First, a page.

Given that p values for male gender increased when controlling for substance use, we ran post hoc analyses in which we (1) ran diagnostic tests for multicollinearity by calculating the variance inflation factor (VIF) for each predictor in each model and (2) built an additional model inclusive of a gender*substance use interaction term.

Multinomial logistic regression, implemented via the nnet package, was used to investigate gender differences in diagnosis at 12 months from the patient’s first accepted referral to an EIS. We controlled for age and ethnicity.

Patient and public involvement

Project applications requiring access to CRIS data are subject to approval from the CRIS Oversight committee, which is service user led.


Table 1 presents sample characteristics. The final sample comprised 3350 patients of predominantly male gender (n=2077, 62%). Median (IQR) age was 24 (20–29). White (n=1037), black—other (n=847) and black—Caribbean (n=635) were the most frequently represented ethnic groups.

Table 1

Sample characteristics

Age distribution by gender and by substance use are presented in figure 1. Number of referrals sharply inclines in the late teenage years for both genders. Both genders experience a sharp peak in incidence in the early twenties which falls at a greater rate for male patients than female patients. Individual density plots showing referral numbers by age stratified by amphetamine, cannabis, cocaine and MDMA use are provided in online supplemental figure 1. The age by cannabis use plot most closely mirrors the distribution of overall substance use shown below. Referrals for cannabis and amphetamine users show inversed patterns around age 30.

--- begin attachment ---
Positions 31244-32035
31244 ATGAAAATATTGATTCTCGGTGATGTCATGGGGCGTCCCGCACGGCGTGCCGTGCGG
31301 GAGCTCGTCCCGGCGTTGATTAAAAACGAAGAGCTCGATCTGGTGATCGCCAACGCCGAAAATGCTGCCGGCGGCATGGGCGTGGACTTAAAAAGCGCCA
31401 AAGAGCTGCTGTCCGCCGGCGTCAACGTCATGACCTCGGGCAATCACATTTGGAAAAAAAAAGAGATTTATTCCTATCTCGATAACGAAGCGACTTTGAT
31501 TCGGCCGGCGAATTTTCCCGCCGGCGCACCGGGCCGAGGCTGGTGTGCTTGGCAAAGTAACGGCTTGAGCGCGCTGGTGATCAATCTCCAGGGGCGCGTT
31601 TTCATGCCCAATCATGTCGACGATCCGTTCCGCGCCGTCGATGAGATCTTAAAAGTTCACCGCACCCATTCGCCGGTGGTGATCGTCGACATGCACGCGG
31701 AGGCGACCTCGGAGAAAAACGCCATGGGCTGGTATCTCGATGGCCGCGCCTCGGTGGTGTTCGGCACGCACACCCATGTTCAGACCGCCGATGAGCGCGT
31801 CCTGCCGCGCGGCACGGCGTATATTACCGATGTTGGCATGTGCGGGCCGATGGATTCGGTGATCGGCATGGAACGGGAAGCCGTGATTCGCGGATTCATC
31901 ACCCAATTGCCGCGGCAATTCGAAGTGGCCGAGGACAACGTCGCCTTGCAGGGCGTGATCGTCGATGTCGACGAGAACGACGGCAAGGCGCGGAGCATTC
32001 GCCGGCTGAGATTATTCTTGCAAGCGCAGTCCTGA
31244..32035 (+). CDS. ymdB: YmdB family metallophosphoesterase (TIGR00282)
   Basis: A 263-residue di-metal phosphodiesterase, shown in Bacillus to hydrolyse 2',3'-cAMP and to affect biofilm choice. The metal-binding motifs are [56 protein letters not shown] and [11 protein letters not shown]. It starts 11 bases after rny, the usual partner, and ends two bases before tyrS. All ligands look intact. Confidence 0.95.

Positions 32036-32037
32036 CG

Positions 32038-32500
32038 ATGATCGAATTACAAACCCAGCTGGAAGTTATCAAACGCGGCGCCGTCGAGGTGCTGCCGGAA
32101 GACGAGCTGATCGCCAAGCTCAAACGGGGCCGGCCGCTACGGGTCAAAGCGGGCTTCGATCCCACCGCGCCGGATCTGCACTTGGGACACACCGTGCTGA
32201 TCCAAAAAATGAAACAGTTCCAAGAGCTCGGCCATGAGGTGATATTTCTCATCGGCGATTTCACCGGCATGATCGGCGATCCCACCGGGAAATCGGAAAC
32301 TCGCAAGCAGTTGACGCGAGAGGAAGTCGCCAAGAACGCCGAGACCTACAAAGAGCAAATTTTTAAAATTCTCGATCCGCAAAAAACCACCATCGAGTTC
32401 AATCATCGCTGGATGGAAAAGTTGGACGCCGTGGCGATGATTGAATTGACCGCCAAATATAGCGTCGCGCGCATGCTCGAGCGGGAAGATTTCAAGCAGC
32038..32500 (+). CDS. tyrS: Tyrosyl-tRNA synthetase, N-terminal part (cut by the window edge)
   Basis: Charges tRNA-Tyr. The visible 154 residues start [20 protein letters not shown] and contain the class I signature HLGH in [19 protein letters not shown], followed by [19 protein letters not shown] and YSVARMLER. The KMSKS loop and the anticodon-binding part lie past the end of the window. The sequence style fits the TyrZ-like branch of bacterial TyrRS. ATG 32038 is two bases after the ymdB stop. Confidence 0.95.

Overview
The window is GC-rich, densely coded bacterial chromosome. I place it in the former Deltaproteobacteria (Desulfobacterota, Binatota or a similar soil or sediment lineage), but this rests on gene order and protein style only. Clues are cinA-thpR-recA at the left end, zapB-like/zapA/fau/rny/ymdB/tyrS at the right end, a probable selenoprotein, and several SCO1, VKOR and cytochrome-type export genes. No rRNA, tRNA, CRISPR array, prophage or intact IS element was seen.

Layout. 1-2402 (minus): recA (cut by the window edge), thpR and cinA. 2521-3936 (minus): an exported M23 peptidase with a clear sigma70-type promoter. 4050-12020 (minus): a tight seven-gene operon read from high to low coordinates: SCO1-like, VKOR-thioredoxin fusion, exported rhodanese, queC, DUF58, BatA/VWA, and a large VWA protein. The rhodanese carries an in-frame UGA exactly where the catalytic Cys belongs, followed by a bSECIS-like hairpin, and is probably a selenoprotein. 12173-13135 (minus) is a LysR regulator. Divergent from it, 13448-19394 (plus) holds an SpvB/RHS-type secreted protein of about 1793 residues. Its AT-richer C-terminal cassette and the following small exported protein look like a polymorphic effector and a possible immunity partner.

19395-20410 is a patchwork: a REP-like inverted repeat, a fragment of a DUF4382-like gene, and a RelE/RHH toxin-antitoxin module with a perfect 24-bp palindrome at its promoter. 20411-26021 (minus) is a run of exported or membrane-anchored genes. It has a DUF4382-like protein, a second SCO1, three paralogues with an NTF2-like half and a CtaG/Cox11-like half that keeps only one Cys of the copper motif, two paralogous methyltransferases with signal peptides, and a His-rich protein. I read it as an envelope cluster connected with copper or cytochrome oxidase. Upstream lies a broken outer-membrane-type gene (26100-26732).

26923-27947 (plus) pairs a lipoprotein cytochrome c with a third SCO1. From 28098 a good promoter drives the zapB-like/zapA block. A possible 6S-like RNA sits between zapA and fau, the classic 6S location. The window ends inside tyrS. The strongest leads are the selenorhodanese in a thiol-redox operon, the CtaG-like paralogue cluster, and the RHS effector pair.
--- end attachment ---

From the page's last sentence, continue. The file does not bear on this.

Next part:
Figure 1

These density plots present age at admission by gender (left) and substance use (right). Density plots—a variation of the histogram—present the distribution of numerical data but with kernel smoothing to reduce the effect of noise in the data, thereby creating a smoother line. The peaks of a density plot indicate where values are concentrated.

Figure 2 presents gender differences in symptomatology and substance use obtained via binary logistic regressions before and after adjustment for onset age, ethnicity and illicit substance use. ORs refer to male gender as the reference group. All values and overall ORs for each symptom group are provided in online supplemental tables 5 and 6.

Figure 2

Odds ratios (ORs) greater than 1 indicate that a symptom is more likely to be observed in men than women, and vice versa for ORs less than 1. Dashed lines indicate ORs and CIs before adjustment for covariates, with solid lines indicating estimates after adjustment. Hallucinations (A & V) refer to auditory and visual hallucinations; hallucinations (O, T & G) refer to olfactory, tactile and gustatory hallucinations; ORs, Odds ratios.

Of 42 symptoms investigated, 8 were more prevalent in men and 14 more prevalent in women before adjustment for age, ethnicity and substance use. Highly significant gender differences (p≤0.001) existed for poor appetite, low energy, tearfulness, guilt, mutism, grandiosity, negative symptoms, social withdrawal, aggression, mood instability and pressured speech. Symptoms more strongly associated with male gender included (in order of decreasing strength of association) poverty of thought, negative symptoms (general), social withdrawal, poverty of speech, aggression, grandiosity, paranoia and agitation. Male gender was also significantly associated with cannabis, cocaine and amphetamine use.